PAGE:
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June 2, 2020 

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BUREAUCRACY: A system or rules and procedures designed to operate a complex organization. While most people look to government when the term bureaucracy arises (and make no mistake, government is not shy when it comes to complex bureaucracies), bureaucracies exist in all types of organizations -- private, public, government, business, charities, corporations, even households. The problem economists have with bureaucracies is that rigid, administrative rules often drive a wedge between action and responsibility. The clerk at the welfare counter is only following rules established by Congress. The clerk has no authority to change the rules, and Congress seldom if ever sees the consequences of their rules.

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ECONOMIC GROWTH, PRODUCTION POSSIBILITIES: Economic growth is the process of increasing the economy's ability to produce goods and services. It is achieved by increasing the quantity or quality of resources. This process can be illustrated as an outward shift of the production possibilities curve.

     See also | economic growth, sources | full employment, production possibilities | unemployment, production possibilities | derivation, production possibilities curve | slope, production possibilities curve | opportunity cost, production possibilities | investment, production possibilities | law of increasing opportunity cost | economic growth | production possibilities | production possibilities curve | assumptions, production possibilities | technical efficiency | graphical analysis | limited resources | economic efficiency | efficiency | economic goals | seven economic rules | free lunch | three questions of allocation | four estates | government functions | political views | scarcity | technology | investment | business cycles | gross domestic product | labor force participation rate | structural unemployment | aggregate market | aggregate supply increase, long-run aggregate market | aggregate supply determinants | capital stock, aggregate supply determinant |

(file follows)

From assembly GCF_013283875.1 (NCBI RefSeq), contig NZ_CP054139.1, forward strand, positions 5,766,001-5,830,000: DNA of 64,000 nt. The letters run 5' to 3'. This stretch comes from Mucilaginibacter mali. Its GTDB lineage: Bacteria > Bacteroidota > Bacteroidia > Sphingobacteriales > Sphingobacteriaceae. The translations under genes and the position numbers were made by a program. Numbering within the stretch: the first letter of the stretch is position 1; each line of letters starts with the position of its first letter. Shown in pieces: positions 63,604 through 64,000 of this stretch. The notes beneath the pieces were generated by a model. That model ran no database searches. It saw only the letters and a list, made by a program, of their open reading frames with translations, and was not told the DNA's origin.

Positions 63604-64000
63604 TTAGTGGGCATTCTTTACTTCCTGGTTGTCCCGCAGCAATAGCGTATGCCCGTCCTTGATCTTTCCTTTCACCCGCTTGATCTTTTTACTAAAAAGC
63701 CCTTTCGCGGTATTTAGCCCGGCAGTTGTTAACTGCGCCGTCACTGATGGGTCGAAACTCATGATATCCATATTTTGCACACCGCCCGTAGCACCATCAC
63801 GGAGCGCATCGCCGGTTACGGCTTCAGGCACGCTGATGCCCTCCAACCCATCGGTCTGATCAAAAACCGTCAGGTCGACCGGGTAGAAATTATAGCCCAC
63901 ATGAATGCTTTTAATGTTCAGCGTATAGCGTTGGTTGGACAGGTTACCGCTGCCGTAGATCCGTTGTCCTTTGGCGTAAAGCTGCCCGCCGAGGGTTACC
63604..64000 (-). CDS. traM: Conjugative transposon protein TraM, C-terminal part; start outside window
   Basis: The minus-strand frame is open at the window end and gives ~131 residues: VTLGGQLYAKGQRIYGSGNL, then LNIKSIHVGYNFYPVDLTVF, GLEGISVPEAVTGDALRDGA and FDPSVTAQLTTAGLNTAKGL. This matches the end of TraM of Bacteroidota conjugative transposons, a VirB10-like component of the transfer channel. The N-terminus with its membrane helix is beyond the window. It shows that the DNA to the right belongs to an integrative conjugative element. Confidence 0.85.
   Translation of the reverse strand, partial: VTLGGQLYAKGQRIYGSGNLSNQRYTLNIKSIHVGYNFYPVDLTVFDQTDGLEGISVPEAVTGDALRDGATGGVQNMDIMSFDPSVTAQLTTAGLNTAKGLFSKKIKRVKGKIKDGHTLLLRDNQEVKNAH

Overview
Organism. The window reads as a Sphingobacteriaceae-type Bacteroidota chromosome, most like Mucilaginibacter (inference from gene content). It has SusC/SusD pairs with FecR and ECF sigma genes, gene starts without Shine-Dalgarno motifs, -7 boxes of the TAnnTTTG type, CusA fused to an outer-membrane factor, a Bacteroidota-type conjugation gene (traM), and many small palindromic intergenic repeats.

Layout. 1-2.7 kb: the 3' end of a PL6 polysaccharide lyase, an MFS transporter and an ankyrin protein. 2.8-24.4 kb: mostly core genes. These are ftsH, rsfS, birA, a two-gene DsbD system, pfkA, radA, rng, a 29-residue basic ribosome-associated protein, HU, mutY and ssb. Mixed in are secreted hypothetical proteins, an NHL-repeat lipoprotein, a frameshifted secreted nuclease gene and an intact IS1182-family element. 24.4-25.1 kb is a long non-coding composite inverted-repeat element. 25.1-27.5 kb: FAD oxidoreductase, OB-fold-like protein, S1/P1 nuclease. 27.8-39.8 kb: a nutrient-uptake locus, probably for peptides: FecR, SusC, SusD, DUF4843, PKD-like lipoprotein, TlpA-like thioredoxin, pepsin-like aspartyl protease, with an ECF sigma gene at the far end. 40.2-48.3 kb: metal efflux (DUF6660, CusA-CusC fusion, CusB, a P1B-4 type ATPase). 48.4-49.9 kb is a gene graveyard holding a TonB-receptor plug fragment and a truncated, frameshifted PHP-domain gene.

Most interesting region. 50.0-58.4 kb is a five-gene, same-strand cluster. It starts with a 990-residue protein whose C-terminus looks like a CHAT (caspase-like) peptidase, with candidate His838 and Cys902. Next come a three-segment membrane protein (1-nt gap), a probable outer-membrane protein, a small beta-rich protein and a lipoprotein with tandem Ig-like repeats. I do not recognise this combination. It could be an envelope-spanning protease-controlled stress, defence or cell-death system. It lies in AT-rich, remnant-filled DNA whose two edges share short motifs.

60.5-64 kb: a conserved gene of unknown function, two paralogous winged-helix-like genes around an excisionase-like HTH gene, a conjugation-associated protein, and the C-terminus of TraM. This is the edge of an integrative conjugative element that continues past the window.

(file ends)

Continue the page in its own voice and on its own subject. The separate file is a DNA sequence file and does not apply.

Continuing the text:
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IMPORTS LINE

A graphical depiction of the relation between imports bought from the foreign sector and the domestic economy's aggregate level of income or production. This relation is most important for deriving the net exports line, which plays a minor, but growing role in the study of Keynesian economics. An imports line is characterized by vertical intercept, which indicates autonomous imports, and slope, which is the marginal propensity to import and indicates induced imports. The aggregate expenditures line used in Keynesian economics is derived by adding or stacking the net exports line, derived as the difference between the exports line and imports line, onto the consumption line, after adding investment expenditures and government purchases.

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Today, you are likely to spend a great deal of time at a dollar discount store wanting to buy either several magazines on home repairs or a remote controlled sports car with an air spoiler. Be on the lookout for telephone calls from former employers.
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In the late 1800s and early 1900s, almost 2 million children were employed as factory workers.
"One worthwhile task carried to a successful conclusion is worth half-a-hundred half-finished tasks. "

-- Malcolm S. Forbes, publisher

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